In brief

  • The co-founder of Centra Tech has been sentenced to a year and a day in prison.
  • Robert Farkas' ICO scheme defrauded investors out of over $25 million.
  • In 2018, it was reportedly estimated that four in every five ICOs were scams.

Centra Tech co-founder Robert Farkas was sentenced to a year and one day in prison yesterday for his participation in an initial coin offering (ICO) scheme that defrauded investors of more than $25 million. 

Just two years ago, the cryptocurrency ICO industry—where tokens were offered as future forms of currency–generated a wealth of problems for investors. In 2018, it was reportedly estimated that over 80% of all ICOs were scams. Today, the fallout from this industry is still spreading.

“Farkas and his co-conspirators created fictitious executives and fabricated business relationships with legitimate institutions to dupe investors into handing over millions of dollars for a fraudulent ICO,” said Ilan Graff, attorney for the United States. 


To carry out this scheme, Farkas reportedly induced investors to invest over $25 million dollars’ worth of digital funds in Centra Tech, which purported to offer cryptocurrency-related products. 

Between July and October of 2017, Farkas and his co-defendants, Sohrab Sharma and Raymond Trapani, solicited the purchase of unregistered securities. To this end, he claimed Centra Tech was led by a team with a wealth of experience, including a purported CEO named Michael Edwards who allegedly had more than 20 years of banking experience.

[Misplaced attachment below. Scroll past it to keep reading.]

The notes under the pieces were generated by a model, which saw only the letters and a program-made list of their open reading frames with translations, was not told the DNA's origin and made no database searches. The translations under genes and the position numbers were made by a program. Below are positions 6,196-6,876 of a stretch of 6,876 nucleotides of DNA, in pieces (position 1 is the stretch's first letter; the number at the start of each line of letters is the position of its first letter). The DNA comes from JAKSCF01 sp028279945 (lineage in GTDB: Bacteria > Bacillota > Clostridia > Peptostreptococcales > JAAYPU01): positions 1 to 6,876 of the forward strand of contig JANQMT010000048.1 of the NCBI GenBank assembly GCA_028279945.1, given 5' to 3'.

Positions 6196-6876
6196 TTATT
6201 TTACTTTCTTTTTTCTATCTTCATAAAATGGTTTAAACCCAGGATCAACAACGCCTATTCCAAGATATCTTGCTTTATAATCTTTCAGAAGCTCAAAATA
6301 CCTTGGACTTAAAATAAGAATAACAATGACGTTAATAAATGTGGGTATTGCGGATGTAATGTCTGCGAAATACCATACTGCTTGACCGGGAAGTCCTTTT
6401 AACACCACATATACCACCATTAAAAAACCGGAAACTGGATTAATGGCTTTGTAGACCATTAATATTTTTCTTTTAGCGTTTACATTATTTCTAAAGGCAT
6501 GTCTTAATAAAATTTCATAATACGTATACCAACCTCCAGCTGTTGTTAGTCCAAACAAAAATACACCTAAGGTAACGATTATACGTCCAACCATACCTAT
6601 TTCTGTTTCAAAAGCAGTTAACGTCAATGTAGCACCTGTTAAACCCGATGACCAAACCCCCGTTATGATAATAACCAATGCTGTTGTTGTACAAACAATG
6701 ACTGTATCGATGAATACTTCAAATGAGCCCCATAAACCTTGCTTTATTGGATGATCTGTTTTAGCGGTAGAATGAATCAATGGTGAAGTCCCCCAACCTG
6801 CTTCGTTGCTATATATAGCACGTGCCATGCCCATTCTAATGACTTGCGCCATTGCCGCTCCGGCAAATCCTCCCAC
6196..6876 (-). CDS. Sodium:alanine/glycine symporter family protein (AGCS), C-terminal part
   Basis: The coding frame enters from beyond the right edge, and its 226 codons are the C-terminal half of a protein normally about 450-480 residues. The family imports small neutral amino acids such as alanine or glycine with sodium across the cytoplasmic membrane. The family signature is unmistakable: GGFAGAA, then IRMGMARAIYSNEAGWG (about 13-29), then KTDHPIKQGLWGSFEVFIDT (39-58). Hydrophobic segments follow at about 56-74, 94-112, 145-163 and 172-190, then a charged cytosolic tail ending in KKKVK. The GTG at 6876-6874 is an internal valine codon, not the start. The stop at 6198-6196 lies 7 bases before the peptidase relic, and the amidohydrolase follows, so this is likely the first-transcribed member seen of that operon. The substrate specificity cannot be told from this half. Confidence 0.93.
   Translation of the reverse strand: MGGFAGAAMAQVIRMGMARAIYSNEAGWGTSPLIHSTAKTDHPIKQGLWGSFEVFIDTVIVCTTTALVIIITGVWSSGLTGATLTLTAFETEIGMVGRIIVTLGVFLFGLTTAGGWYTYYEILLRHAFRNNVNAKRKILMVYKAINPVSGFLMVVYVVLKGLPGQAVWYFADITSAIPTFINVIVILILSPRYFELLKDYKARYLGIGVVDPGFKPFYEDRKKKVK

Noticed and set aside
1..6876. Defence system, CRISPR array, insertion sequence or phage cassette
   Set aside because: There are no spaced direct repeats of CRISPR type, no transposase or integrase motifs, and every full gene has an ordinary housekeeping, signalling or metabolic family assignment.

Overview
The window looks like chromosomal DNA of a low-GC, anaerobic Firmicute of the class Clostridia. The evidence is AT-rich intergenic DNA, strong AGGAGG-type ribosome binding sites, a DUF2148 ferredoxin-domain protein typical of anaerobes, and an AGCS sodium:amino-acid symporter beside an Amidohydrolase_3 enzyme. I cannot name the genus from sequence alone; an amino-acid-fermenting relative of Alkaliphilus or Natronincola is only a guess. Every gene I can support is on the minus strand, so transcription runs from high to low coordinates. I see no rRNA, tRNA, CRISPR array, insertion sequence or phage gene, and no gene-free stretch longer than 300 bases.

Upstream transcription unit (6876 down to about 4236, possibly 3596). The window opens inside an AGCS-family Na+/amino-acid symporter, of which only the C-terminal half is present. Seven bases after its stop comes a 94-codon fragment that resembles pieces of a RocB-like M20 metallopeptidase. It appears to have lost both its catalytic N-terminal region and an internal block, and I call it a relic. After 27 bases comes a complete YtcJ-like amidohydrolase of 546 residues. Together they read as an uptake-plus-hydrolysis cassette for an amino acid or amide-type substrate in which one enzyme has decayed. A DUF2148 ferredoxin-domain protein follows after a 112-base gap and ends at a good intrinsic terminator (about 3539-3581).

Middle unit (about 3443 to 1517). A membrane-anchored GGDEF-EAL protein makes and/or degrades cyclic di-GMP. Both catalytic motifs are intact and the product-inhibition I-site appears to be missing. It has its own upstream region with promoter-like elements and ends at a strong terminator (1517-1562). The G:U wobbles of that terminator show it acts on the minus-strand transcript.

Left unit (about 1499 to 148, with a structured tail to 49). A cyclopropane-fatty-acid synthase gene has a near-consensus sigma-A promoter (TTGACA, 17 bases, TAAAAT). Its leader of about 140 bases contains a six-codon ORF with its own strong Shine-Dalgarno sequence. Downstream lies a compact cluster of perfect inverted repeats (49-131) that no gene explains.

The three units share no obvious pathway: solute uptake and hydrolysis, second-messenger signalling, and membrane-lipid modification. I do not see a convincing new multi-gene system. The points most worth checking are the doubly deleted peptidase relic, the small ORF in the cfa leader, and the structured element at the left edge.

Ethereum tokens
Ethereum tokens. Image: Shutterstock

In addition, Farkas claims Centra Tech had formed partnerships with giants of the traditional finance world, including Visa and Mastercard. 

Based in part on these claims, investors purchased Centra Tech tokens. At certain points in 2018, it is reported the scheme’s funds were worth over $60 million. 

In the same year, the FBI seized over 100,000 units of Ethereum (ETH), consisting of digital funds raised from victims. 


Forfeited proceeds from the fraudulent scheme will be available for potential use in a remission program that the US Department of Justice intends to create, in order to compensate the victims of the Farkas-led Centra Tech fraud.

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